Patria Obscura

Patria Obscura is a documentary film made by Stéphane Ragot under the auspices of 1914FACES2014. In Patria Obscura, the military past is addressed through the lens of family history and remembrance, including Ragot’s own memories of his grandfathers. The film engages with the history of the gueules cassées, and will be screened at the University of Exeter on 26th May 2015. The screening will take place from 19:00-21:30 in Queen’s Building LT6.1. All welcome.

Exhibition of Portrait paintings by Mark Gilbert

SAVING FACES meets the 1914FACES2014 research project in the Forum on Exeter University’s Campus

Mark Gilbert’s portrait paintings are presented on the University Campus in conjunction with the 1914FACES2014 project and the Faces of Conflict exhibition currently on view at the Royal Albert Memorial Museum (RAMM), Exeter.

Mark Gilbert’s portraits were made during a residency at St Bartholomew’s, during which he worked intensively with the patients of Oral and Maxillofacial surgeon Iain Hutchison.

Mark’s paintings are about something that lies beyond both physical appearance and surgical procedures. Almost without exception the sitters have found the process of being painted of great therapeutic value in coming to terms with what they have experienced and how it has altered them, both physically and psychologically. This body of work provides new perspectives on the role of art as therapy and examines the potential for initiatives such as Saving Faces to contribute to social (re) integration.

Portrait paintings by Mark Gilbert, Saving Faces

Portrait paintings by Mark Gilbert, Saving Faces







Society’s understanding of the traumatic psychological impact which such injuries and illnesses inflict on the sufferers plays a vital role in easing the pain and helping the patient to (re)integrate into life in public. This moving body of work transforms the viewer’s perception of facial disfigurement and consistently fosters empathy.

The mature, moving and pro-active response of University of Exeter students to this exhibition is a tribute to Mark Gilbert’s insightful skill and Iain Hutchinson’s vision.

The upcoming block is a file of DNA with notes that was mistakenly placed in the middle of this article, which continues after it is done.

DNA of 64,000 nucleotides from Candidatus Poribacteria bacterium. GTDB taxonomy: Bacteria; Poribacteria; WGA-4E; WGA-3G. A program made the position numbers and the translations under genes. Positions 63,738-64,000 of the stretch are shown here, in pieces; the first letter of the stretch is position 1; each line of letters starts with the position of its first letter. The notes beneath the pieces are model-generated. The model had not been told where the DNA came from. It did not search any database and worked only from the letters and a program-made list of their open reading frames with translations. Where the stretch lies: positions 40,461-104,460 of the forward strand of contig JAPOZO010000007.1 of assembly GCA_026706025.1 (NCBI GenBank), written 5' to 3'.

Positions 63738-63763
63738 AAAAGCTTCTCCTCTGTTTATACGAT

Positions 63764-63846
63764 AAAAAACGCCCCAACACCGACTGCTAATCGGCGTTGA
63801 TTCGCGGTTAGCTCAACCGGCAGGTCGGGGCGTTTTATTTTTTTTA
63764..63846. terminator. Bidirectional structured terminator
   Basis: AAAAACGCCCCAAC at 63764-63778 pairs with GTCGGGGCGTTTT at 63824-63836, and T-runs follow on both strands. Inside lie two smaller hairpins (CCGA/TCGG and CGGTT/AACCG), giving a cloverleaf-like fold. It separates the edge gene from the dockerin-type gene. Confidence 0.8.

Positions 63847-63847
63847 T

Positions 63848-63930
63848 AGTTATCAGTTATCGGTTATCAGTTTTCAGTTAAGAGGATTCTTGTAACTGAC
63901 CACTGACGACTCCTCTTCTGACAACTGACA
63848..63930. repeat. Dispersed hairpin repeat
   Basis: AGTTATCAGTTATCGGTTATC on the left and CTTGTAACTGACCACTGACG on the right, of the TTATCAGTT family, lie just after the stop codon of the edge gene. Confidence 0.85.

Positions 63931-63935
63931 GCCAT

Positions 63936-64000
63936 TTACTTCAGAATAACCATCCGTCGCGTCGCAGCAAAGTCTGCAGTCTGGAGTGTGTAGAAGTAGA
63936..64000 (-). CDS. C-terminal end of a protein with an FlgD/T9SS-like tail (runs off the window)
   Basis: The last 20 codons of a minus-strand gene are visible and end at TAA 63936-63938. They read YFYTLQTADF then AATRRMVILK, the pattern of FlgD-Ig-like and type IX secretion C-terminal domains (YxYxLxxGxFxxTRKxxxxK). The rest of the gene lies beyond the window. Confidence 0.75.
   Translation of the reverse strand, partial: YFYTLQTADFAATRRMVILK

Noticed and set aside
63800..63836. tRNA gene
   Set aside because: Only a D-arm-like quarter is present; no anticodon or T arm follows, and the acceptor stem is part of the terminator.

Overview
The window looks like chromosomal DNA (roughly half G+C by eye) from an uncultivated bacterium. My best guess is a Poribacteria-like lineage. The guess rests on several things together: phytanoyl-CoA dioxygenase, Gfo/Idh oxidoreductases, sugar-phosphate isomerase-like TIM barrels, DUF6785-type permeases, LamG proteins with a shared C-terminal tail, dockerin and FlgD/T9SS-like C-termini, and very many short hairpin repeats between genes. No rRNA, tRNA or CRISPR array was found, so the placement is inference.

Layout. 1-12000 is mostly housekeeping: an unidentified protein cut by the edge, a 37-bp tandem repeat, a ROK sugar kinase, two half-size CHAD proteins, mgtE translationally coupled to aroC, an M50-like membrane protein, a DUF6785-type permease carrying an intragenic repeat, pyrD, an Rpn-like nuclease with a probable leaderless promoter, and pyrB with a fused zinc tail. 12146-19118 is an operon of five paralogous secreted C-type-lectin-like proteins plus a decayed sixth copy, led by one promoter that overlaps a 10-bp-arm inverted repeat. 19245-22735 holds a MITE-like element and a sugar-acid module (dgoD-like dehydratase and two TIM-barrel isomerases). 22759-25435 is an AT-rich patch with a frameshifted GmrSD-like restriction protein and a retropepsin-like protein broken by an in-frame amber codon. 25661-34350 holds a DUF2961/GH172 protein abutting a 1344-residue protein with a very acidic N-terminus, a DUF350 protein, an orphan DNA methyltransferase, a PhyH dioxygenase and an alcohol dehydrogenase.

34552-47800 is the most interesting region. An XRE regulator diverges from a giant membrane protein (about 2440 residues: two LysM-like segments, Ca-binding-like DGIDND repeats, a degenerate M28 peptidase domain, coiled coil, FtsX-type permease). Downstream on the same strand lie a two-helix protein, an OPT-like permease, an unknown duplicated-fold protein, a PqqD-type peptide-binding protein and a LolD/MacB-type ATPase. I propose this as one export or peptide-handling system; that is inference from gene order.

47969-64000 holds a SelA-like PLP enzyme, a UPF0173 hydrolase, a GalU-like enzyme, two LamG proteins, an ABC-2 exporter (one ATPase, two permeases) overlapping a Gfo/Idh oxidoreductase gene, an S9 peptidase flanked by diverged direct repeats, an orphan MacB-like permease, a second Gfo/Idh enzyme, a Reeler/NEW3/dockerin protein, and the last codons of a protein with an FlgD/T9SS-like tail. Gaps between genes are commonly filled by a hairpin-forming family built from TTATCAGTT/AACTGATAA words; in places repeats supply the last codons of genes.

Some of the students have been inspired to explore their reaction to the portraits and the complex questions of obscured identity which they raise in texts, poetry and a flash reading alongside the exhibition.

The Saving Faces art project presents us with this unique opportunity to study a present-day collaboration which in some respects recalls that of pioneering plastic surgeon Henry Tonks at the Cambridge Hospital in Aldershot in 1916. The narrative of this historic collaboration between surgeon and artist is presented in the exhibition Faces of Conflict: the impact of the First World War on art and facial reconstructive surgery until the 5April in RAMM.

Saving Faces meets 1914FACES2014 project

Saving Faces meets 1914FACES2014 project







Portraits by Mark Gilbert

Portraits by Mark Gilbert








Scottish artist Mark Gilbert earned a BA in Fine Art from Glasgow School of Art in 1991. After ten years of studio practice, The Royal London Hospital, England offered him a post as artist in residence. There he worked in collaboration with maxilla-facial surgeon, Professor Iain Hutchison and his patients. The resulting exhibition and international tour entitled ‘Saving Faces’ led to his next project: a two-year research project and exhibition, ‘Here I am and Nowhere Else: Portraits of Care’.

His studies continue to be focused in the interdisciplinary field of Art and Medicine and in 2014 he completed his PhD in the Medical Sciences Interdepartmental Area (MSIA) program at the University of Nebraska Medical Center with his dissertation The Experience of Portraiture in a Clinical Setting (EPICS). Through EPICS, both artist/researcher and sitters/participants were able to overcome what was threatening, painful or isolating by focusing on what was reassuring, pleasant and social. Past, present and future, silence and dialogue, listening and questioning, reflecting and experiencing, analysing and imagining all converged in the resulting narratives of EPICS.

“My aims were largely concerned with amplifying a sense of human individuality. I wanted to become increasingly informed by the development of a relationship between myself and the sitter. It was critical when first meeting new sitters that they were initially informed and reassured as to the nature of the project. I would show them all the previously completed paintings and where relevant, relate these to their imminent or completed surgery. To have been given the opportunity to work in such an intense and fascinating environment, and to have had the privileged access to such intimate, sensitive subject matter, thanks to the generosity of my sitters, has hopefully resulted in an exhibition that is both informative and emotionally positive for those who see it, and most of all those who took part.”           Mark Gilbert


The University of Exeter gratefully acknowledge the support of the following in the development of this exhibition:

Mark Gilbert, Artist, Iain Hutchison, Saving Faces

Cristina Burke-Trees, Curator, University of Exeter, Professor David Houston Jones, University of Exeter, Dr Marjorie Gehrhardt, University of Exeter, Suzanne Steele, University of Exeter, Naome Glanville, Arts & Culture

Marjorie Gehrhardt, Suzanne Steele, Cristina Burke-Trees

Marjorie Gehrhardt, Suzanne Steele, Cristina Burke-Trees